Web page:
Our intrepid and charismatic fishing guide, “Snookman” Wayne Landry reports that that fishing has picked up considerably this past weekend at the North Jetty. Look for hoards of mullet coming down the beaches to this fishing paradise.

"Lots of snook are being caught on live bait, with live shrimp being the bait of choice for most of the catches and live pigfish being the other bait snook want,” Wayne says. “Most of the fish are averaging 33 to 40 inches that I have seen with quite a few ‘lot size’ fish being taken home by some lucky anglers.”

Mangrove snapper fishing is also picking up, and Wayne says they’ve had time to “grow up” a bit. He’s seeing them in the 11 to 14-inch range. They’re being taken on live bait, such as mojarra and pichards, but cut bait is also working. Mutton snapper are also showing up, but Wayne has only heard of a few at the 18-inch range that can be taken.

“Several redfish have been caught with most of them being too big to be kept (minimum size being 18 inches and no larger than 27 inches),” Wayne notes. “Spanish mackerel are around, but not in any numbers to speak of. Also, there are plenty of large barracudas still lurking around the jetty looking to devour your catch.”

 Water clarity and snook fishing has improved at the South Jetty, and are fish being caught on live baits, shrimp, mojarras and pigfish. Some slots are being caught as well. Wayne say redfish and snapper are present along the shoreline and jetty and some are being caught in the surf area just south of the jetty.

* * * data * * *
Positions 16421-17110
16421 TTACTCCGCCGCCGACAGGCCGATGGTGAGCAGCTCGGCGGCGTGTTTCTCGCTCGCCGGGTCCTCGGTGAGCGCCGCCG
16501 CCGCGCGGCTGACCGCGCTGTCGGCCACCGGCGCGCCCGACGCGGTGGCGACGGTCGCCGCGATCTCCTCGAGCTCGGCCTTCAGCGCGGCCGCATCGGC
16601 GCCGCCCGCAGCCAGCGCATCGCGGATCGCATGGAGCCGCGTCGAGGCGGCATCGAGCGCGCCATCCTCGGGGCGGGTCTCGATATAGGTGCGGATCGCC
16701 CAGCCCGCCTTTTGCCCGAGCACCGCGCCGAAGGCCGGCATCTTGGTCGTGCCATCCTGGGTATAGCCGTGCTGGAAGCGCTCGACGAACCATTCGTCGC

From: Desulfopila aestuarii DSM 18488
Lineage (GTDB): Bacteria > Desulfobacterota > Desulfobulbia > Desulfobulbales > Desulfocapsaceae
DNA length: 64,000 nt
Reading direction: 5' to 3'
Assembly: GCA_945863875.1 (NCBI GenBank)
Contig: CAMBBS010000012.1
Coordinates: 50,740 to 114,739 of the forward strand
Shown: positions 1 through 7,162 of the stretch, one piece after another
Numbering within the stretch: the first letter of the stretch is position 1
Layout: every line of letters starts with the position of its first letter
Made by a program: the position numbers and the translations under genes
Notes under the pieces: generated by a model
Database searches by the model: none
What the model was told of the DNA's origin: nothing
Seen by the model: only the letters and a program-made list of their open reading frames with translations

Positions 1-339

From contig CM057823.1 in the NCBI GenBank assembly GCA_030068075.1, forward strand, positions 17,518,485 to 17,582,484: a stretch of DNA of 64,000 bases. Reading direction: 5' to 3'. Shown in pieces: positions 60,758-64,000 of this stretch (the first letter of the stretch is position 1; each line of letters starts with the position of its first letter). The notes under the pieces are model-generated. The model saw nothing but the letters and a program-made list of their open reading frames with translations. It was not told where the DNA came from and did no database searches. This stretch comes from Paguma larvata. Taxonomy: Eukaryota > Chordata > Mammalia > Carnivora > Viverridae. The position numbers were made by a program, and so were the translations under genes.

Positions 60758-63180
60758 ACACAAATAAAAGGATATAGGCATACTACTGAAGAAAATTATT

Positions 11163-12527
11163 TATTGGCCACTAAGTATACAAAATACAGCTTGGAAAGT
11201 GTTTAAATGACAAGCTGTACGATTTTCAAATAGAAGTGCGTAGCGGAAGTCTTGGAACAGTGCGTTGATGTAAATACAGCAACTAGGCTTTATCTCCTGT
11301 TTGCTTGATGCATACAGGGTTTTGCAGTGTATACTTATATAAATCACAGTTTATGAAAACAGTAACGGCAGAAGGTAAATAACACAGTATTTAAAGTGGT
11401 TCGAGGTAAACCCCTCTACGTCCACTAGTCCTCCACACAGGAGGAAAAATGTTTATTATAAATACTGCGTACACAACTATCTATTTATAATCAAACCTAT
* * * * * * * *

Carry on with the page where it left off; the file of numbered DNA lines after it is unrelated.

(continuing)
At the surf, the is water cooling down a bit and clearing up. Mullet are running down the beaches, which means snook, redfish and jacks could be on the hunt.  Wayne’s tip: “Find your favorite spot, grab your cast net and look for the birds diving in the water to locate the schools of mullet. The gamefish will be chasing them.” 

Ed Killer Weekly South Fla Report

       photo courtesy of


The next few weeks should be very interesting anywhere near area beaches, inlets and inside the Indian River Lagoon. It's Fall Mullet Run time and the bait fish are beginning their annual migration.

Schools of the small fish are starting to gather and move north to south. The schools of 20-50 mullet are starting to grow larger and will soon number in the hundreds and greater. On the beach, expect to see predators such as large redfish and black drum near Sebastian to tarpon and sharks closer to Fort Pierce. Around the inlets, snook, pelicans and jack crevalles will pound the mullet. In the lagoon, trout, ospreys and wading birds will take their share.

The full moon this weekend may trigger the increase in the migration and certainly by the new moon in two weeks, the run will be fully engaged.

Mosquito Lagoon

Capt. Billy Rotne of New Smyrna Beach steered an angler to an unusual catch Tuesday. His angler was using a 6-weight fly rod and tossing a black and purple Caloosa Flats' crab while sight casting fish in 2-3 feet of water. He had a pickup from what looked to be a redfish. But when he reeled it in, the fish had the profile of a black drum yet without the vertical bars. It also looked a lot like a redfish, yet without the copper color or telltale spot near the tail. Rotne, who has a great background in marine biology, said he has heard of hybrid fish in captivity, but never before had caught one in the wild. Other catches include tarpon, snook and trout. Tarpon will take live bait.